This summer we celebrated 40 years of marriage. Our anniversary is actually August 23, but this year we declared the whole summer a celebration. In the past, John and I have never been into gifts or big anniversary celebrations, be we decided that this year would be different.

One reason is that we are acutely aware of the many Christian marriages that are crumbling. Many have just worn out. Some old ones seem to be dying of neglect, others due to genuine crises.

We understand the challenges. Marriage takes steady work. It’s a lifelong covenant and we’ll never get it down perfectly. After all, we are two self-centered people trying to build a union.

We realized how important it is to celebrate what we do have—however imperfect it is. So we decided to surprise our children, and at our family reunion in June we formally recommitted ourselves to our marriage vows. Our kids had gathered with all the grandchildren in the front yard of the farm for the annual family photo. An hour earlier my husband had told our son, JY, who is a pastor, what was up and had asked him to lead us through our vows.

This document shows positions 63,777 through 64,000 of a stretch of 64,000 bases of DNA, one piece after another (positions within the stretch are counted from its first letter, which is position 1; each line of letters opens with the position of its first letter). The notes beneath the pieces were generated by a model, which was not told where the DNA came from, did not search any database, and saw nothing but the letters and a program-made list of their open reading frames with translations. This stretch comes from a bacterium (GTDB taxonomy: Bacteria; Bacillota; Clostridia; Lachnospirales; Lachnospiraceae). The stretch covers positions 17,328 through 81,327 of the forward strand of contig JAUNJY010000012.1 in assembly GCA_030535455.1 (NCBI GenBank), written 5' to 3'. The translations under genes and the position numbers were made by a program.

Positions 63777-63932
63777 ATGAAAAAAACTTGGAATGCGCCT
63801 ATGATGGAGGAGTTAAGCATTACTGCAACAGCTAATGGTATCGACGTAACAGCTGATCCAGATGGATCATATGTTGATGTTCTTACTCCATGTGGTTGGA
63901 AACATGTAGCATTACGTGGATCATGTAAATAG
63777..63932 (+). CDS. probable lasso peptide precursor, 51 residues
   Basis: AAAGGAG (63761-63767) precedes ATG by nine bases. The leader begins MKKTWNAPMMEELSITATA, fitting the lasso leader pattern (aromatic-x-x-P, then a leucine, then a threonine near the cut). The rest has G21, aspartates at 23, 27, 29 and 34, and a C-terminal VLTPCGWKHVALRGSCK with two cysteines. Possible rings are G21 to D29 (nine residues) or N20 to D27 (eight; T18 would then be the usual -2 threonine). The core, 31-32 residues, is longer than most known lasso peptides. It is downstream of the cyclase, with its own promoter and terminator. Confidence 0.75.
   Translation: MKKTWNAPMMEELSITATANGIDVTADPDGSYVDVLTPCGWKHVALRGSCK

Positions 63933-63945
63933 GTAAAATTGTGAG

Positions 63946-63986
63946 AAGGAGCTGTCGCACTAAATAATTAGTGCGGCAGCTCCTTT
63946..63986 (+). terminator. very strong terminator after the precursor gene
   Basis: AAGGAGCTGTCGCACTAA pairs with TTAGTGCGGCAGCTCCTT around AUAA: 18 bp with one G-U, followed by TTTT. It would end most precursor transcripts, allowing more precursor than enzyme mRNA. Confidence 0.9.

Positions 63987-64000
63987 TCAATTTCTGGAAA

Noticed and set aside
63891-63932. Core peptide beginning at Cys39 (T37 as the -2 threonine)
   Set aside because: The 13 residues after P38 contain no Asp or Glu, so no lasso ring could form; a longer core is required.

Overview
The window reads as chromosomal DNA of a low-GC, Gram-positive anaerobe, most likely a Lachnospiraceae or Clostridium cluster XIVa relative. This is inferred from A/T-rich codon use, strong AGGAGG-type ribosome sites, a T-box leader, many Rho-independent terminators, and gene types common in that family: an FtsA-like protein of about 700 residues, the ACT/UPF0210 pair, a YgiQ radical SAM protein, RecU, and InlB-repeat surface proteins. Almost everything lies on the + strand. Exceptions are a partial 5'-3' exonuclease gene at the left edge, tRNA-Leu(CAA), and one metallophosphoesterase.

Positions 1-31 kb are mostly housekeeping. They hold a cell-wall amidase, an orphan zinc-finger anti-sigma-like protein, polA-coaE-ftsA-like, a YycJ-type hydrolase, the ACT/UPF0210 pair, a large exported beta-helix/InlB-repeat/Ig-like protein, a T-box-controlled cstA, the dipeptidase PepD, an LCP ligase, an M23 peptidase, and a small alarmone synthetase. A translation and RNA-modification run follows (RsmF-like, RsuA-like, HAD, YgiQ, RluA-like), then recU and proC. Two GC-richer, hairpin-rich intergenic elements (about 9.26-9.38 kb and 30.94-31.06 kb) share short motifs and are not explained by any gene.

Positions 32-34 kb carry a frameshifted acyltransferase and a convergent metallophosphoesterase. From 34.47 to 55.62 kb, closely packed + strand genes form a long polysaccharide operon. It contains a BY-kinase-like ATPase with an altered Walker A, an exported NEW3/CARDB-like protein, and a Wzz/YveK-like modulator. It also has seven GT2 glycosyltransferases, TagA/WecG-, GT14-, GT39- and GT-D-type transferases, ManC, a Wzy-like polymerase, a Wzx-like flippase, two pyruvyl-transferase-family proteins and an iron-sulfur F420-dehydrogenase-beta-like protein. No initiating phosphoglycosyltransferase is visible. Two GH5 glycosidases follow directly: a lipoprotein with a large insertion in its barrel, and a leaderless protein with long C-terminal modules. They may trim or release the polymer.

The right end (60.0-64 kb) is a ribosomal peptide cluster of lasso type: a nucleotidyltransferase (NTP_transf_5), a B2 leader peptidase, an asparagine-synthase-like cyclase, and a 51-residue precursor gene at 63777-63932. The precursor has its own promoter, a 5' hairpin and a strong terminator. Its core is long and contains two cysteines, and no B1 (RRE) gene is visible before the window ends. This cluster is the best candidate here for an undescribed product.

John and I dressed while the kids gathered, unaware of the drama about to unfold. I wore my wedding dress, which had also been my mother’s. Never mind that I couldn’t zip it all the way up my back. I just pinned it at the top and was very stylish in a partially backless wedding dress. (No one ever warned me that our ribs would expand with age!) But I was after sentiment, not a fashion statement.

John appropriately put on his cowboy hat, jeans, and cowboy shirt with his tux jacket. And we both wore cowboy boots. We pressed play to start a recording of the majestic “Trumpet Voluntary” and it roared out over the valley as we glided out the front door in our wedding garb to the utter shock of our kids.

There were indeed some tears in the crowd as our son, with his 2-year-old in one arm and the Anglican Prayer Book in the other, took us through our vows again. And for the two of us it was a time of intense gratitude for the goodness of God in giving us these years.

Several weeks later the two of us went out to dinner alone. We reflected on how special that recommitment was and how we wanted to continue to appreciate one another and what we have. What we realized is that in marriage it is easier to focus on the negatives, the lacks, or the disappointments in your mate instead of taking time to focus on what we love and are thankful for in the other person.

While we ate our dinner, we decided to take turns telling each other things we love about one another and continued doing so over the next few weeks until we came up with 40 each. Some were silly and some serious: I love the way John sometimes winks at me. He mentioned that he loves the way I jump on the riding mower and mow without being asked!

We haven’t hit 40 things yet, but that’s good. We want to continue to celebrate, not finish!

And why quit with 40?

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